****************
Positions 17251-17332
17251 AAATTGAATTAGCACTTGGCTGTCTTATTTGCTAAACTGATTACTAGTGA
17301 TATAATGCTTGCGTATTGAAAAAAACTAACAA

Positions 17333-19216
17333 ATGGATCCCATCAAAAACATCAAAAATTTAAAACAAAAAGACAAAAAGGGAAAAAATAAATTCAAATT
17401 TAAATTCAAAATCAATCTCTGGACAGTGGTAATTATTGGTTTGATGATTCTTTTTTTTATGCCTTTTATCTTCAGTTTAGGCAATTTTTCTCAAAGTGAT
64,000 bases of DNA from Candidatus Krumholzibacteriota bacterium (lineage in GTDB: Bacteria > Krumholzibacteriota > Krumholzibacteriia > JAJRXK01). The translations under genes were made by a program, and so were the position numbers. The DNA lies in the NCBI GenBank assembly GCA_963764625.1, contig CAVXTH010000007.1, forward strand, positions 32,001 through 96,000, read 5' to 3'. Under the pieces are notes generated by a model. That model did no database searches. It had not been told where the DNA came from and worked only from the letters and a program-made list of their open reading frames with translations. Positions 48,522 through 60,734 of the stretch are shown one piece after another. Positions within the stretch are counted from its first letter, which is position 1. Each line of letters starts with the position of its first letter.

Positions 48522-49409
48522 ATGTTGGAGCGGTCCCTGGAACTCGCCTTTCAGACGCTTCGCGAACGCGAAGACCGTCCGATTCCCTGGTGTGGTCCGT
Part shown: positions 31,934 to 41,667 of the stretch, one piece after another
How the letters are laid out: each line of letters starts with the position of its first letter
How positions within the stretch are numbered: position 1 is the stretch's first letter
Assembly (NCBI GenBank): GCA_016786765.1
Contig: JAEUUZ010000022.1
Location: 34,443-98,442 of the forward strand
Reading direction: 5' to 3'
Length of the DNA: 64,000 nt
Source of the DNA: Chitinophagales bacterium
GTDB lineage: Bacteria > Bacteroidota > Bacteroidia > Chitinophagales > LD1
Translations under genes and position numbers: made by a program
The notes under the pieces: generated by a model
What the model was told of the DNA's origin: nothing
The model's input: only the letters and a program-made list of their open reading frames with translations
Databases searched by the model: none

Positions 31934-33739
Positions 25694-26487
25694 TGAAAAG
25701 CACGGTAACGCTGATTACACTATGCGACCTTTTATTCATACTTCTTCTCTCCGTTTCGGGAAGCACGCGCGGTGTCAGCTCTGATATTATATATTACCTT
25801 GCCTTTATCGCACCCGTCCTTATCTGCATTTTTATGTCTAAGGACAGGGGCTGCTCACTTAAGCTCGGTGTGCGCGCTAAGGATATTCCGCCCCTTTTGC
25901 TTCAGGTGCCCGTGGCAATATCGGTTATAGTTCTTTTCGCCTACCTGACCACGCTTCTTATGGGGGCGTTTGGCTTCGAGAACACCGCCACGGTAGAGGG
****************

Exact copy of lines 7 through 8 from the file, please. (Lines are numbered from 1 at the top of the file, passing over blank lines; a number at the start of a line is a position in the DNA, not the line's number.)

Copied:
64,000 bases of DNA from Candidatus Krumholzibacteriota bacterium (lineage in GTDB: Bacteria > Krumholzibacteriota > Krumholzibacteriia > JAJRXK01). The translations under genes were made by a program, and so were the position numbers. The DNA lies in the NCBI GenBank assembly GCA_963764625.1, contig CAVXTH010000007.1, forward strand, positions 32,001 through 96,000, read 5' to 3'. Under the pieces are notes generated by a model. That model did no database searches. It had not been told where the DNA came from and worked only from the letters and a program-made list of their open reading frames with translations. Positions 48,522 through 60,734 of the stretch are shown one piece after another. Positions within the stretch are counted from its first letter, which is position 1. Each line of letters starts with the position of its first letter.

Positions 48522-49409